November 27, 2012 0

5 out of 5 Stars baby! View London Review

Pan-Asian food: it’s enough to make you shudder. This cuisine has been done so badly by London eateries in recent years that you’d be forgiven for overlooking this tiny spot tucked away in Camden. However, open your mind and give it a chance and you’ll find one little secret that you will want to keep to yourself.

The Venue
You either love or hate the crazed streets of Camden, with their mix of students, goths and hippies, so if you’re not usually one to head along for some of the best pubs in London, you’ll be forgiven for not even considering Bintang, located as it is a short stroll from Camden Tube. Blink and you’ll miss it, Bintang sits along a quiet part of Kentish Town Road and is a tiny little place with two rows of simple tables sat along each wall and a low-ceilinged area downstairs. It’s cosy and warming with a rich colour scheme of reds and browns, and Asian artwork strewn across the walls.

The Atmosphere
Bintang is a family-run restaurant with history – and it shows. The service is incredibly friendly and the staff are passionate about the food, with an in-depth knowledge of the menu and the ability to recommend excellent dishes you may have otherwise overlooked. There’s a real sense of laid-back fun here, as groups, parties and couples get caught up in the exciting-sounding dishes that won’t break the bank to enjoy.

The Food
Cheap pan-Asian food: it’s enough to make most London foodies run for the hills. However, at Bintang they show what pan-Asian cuisine should really be about – showcasing the best bits of a range of different cuisines from across a vibrant part of the world. And the prices are incredibly reasonable given the quality of the ingredients used and the skill of the kitchen – starters hover at the £4 mark and mains cost from £8-£14.50.

To start, wasabi prawn tempura (£6.50) is worth ordering. The prawns are huge, sweet and succulent and the wasabi mayonnaise with which they’re served has a slight heat and a pleasant wasabiflavour, but which surprisingly manages to remain creamy and rich. Also excellent are Korean chicken wings (£4.50), which are served with a hot sauce that makes the mouth tingle. The chicken is so tender that it very, very nearly melts in the mouth, falling effortlessly away from the bone – you will get sticky and covered in sauce and you just won’t care. Calamari (£4.50) is notoriously difficult to cook and for this price is usually chewy and bland. Not so at Bintang: soft, tender and perfectly seasoned, it just goes to show that quality doesn’t have to come with a big price tag.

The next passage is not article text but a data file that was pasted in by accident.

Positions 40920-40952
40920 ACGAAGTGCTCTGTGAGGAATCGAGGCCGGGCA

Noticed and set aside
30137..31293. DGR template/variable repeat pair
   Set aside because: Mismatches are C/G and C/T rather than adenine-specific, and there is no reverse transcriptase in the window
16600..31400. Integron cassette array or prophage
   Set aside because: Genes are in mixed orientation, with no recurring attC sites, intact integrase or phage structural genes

For main courses, the chicken gilli gilli (£8) is rich and packed with flavour. The garlic-based sauce with peppers has an unusual taste that is creamy but with a strong hit of garlic – it’s delicious and wonderfully strange. Pineapple chunks cut through the richness well with a hit of tangy sweetness that gives you respite from all that richness. Also excellent is the ikan Bintang (£14.50) which is at the higher end of the price scale, but for that you get a whole sea bass wok-fried in lemongrass and tamarind sauce. The sauce is delicious and perfectly balanced with a great mix of spices but it’s the fish that really stands out, flaking away from the bone with the touch of a chopstick. Delicious. If you’re lucky enough to spot it on the menu you should also sample an unusual dish that is the pan-Asian answer to the burger. Slivers of beef in a spiced sauce come served on a large dim-sum style bun with a side of chips and wasabi mayo. For those that usually avoid the ‘burger’ option this will change your mind.

If you have the room for desserts then you should go for it – they’re under a fiver. Deep fried sesame seed ice cream with honey is a real highlight, offering an unusual and delightfully sickly-sweet end to your meal. However, all of the desserts hit the high notes, mixing classic Asian flavours with our Western love of all things sweet.

The Drink
Bintang offers a BYO policy with no alcohol on site. Corkage is £2.50 for wine and 80p for a can, which is perfectly reasonable. Alternatively you can opt for one of a handful of soft drinks such as mango juice or the usual collection of colas and fizzy pop.

The Last Word
Bintang is one of these tucked away places you want to keep to yourself – as soon as you visit you will want to come back. Highly recommended.

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